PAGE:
Question on Storing well watergreenspun.com : LUSENET : TimeBomb 2000 (Y2000) : One Thread
I know that you are supposed to add about 10-15 drops/gal of bleach to tap water for storage, but what about well water, which has no chemical treatment? Should I add more? Are there other things to worry about when storing well water?
-- a (email@example.com), May 05, 1999
You're supposed to sanitize your well every six months or so with half a bottle of bleach. If your well runs directly to a tank, there is nothing more you need to do.
-- Doug (Doug@work.now), May 05, 1999.
Just curious.Why would you want to store well water?
Good information & other links on the Noah's Ark site. Try a search using http://www.millenium-ark.net/search.html.
I just tapped in "wells" & found info on common contaminents in untreated water.Happy Hunting!
-- Chris (firstname.lastname@example.org), May 05, 1999.
I'm not familiar with periodic sanitizing using bleach, as have never had a problem with any of 4 or 5 wells over last 35 years. However, am aware that bleach - probably 2 or more gallons - is strongly recommended when recovering well from general flooding. Makes sense, but sorry, I don't have specifics. Assume you would uncover casing, pour, let stand for a couple hours, then pump until water is palatable again. Does that sound about right?
-- A. Hambley (email@example.com), May 05, 1999.
If you call a Water Bureau in the locale nearest you that has one, I believe you will be able to get perteinent information on treatment of potable water. We use a pool chorline (DON'T GUESS ABOUT THIS... ASK FOR HELP!!!] when installing new water systems and let it "bake" the contaminants for a few days. Then we flush and test the line using an iodine test kit which will react with a very small amount of chorline. I believe these kits may be available for the public. Much care and attention "must" be paid to this, as and overdose of any type of disinfentanct can cause severe problems.
This would be a good thing for all us to invistigate, since a break in a water main and the resulting fix almost always introduces a certain amount of contamination (sometimes quite a lot)into the system. Since the water has already been treated at the plant, it will arrive at your faucet untested. Ever had brown water or small rock chips come out of the spigot? Usually a give away that there has been a break and not simply an interuption in service, is a gushing that results from air being introduced into the main during a repair. A general rule to follow would be to turn on an outside spigot (hose bib) for a few minutes to flush the service line to your house. Often debris in the line can cause the valves in your shower to clog. No simple fix here.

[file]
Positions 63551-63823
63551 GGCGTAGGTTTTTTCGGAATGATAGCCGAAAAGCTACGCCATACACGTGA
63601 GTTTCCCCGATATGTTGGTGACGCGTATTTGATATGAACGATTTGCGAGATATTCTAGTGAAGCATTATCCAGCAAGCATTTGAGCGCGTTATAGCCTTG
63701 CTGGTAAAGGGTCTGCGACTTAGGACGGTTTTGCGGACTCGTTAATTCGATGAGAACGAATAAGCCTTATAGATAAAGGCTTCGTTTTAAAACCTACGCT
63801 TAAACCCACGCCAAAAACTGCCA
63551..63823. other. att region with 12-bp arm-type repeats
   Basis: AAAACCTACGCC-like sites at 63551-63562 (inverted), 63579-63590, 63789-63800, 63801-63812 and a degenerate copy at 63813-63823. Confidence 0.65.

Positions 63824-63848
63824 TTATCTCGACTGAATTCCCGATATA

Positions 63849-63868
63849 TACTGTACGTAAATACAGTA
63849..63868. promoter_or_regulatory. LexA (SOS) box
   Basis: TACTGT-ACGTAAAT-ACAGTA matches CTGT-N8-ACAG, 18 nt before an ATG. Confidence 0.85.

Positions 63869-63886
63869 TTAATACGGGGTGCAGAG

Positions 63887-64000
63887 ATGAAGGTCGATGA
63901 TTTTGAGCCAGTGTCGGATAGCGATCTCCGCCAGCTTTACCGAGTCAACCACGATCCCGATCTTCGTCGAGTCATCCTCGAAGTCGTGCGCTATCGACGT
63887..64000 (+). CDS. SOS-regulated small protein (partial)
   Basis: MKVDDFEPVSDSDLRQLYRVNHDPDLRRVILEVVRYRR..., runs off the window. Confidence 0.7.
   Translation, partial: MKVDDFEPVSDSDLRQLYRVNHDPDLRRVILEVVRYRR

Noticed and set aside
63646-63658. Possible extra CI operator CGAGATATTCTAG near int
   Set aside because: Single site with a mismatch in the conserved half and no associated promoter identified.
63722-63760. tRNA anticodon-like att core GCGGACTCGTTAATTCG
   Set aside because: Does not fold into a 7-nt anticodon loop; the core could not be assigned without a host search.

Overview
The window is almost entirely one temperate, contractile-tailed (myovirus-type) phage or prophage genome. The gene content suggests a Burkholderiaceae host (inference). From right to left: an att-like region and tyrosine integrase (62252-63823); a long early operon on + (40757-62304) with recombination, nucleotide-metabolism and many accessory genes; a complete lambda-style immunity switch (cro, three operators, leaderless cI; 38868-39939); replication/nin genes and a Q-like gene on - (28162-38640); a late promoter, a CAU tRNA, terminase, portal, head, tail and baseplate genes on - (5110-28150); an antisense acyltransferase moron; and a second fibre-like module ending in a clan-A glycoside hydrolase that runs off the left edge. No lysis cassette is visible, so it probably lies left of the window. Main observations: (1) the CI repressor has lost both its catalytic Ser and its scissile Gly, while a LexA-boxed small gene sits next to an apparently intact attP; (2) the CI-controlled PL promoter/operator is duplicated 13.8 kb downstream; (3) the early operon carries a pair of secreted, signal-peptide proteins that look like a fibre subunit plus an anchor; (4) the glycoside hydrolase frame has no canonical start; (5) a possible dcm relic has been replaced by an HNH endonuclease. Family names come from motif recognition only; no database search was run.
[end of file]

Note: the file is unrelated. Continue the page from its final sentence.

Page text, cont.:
Use your own judgment as to the choice of boiling vs. treating. Boiling may not always be an option. Getting sick always is.
Good health and God bless.
-- spun@lright (firstname.lastname@example.org), May 05, 1999.
I just drilled a new well and installed a solar pump in it. My well driller, who has been in the business at least 30 years, is the source of my information for sanitizing the well. The sanitary well seal (the cap to the well which the pipe runs through) has a little plug in it that can be unscrewed. I inserted a funnel in the hole and poured in the bleach and then poured additional water from the garden hose down to rinse everything down to the actual water level. I waited an hour or so before opening the faucets. It sanitizes the well, the tank, and the lines in the house. I never did smell any chlorine in the water.
It's a good idea to have the water tested in any event. Mine has a high iron content, but no critters or chemicals.
-- Doug (Doug@work.now), May 05, 1999.
Chris said: "Just curious.Why would you want to store well water? "
In our case, the well is over 200 feet deep. Not a good candidate for hand pumps. If you don't have back-up energy source, getting the water out of the well CAN pose a problem.
***stores well water just in case...****
-- Mr. Kennedy (Mr.K@home.tonight), May 05, 1999.
Potentially deadly bacteria is everywhere and stored water is a great habitat. My sources say to use 4 drops of bleach per quart if the water is clear and 8 drops if it is cloudy. I know people who are storing city water with bleach. I have a well and a generator. I'll be storing water with bleach when I run out of gas. I also have a stream and a river to get water from. It will have to be bleached also.
-- John Littmann (email@example.com), May 05, 1999.
If this is the well you are now drinking water from, why would you think you need to do anything at all to the water? If you put good water into a clean container, what is going to sneak in there? Good to store it away from sunlight, I guess, just in case there is a smidge of algae in there that woujld grow in sun that could lnot in the dark well. Everybody seems to think dumping chlorine in your drinking water is to be done at the drop of a hat. Chlorine bleach is very toxic stuff. If your well is tested to be contaminated with bacteria, it'd make sense to treat it with chlorine and then rinse and rinse and rinse it. But chlorine would sure be my last choice to treat drinking water with as long as I have a choice. Get some liquid oxygen drops to add to waster you're going to store, or to water you are unsure of later. Clean water in clean contasiners keeps for years. Just gets "flat" and will taste much better if you shake it in a jar to put air back into it.
-- Shivani Arjuna (firstname.lastname@example.org), May 06, 1999.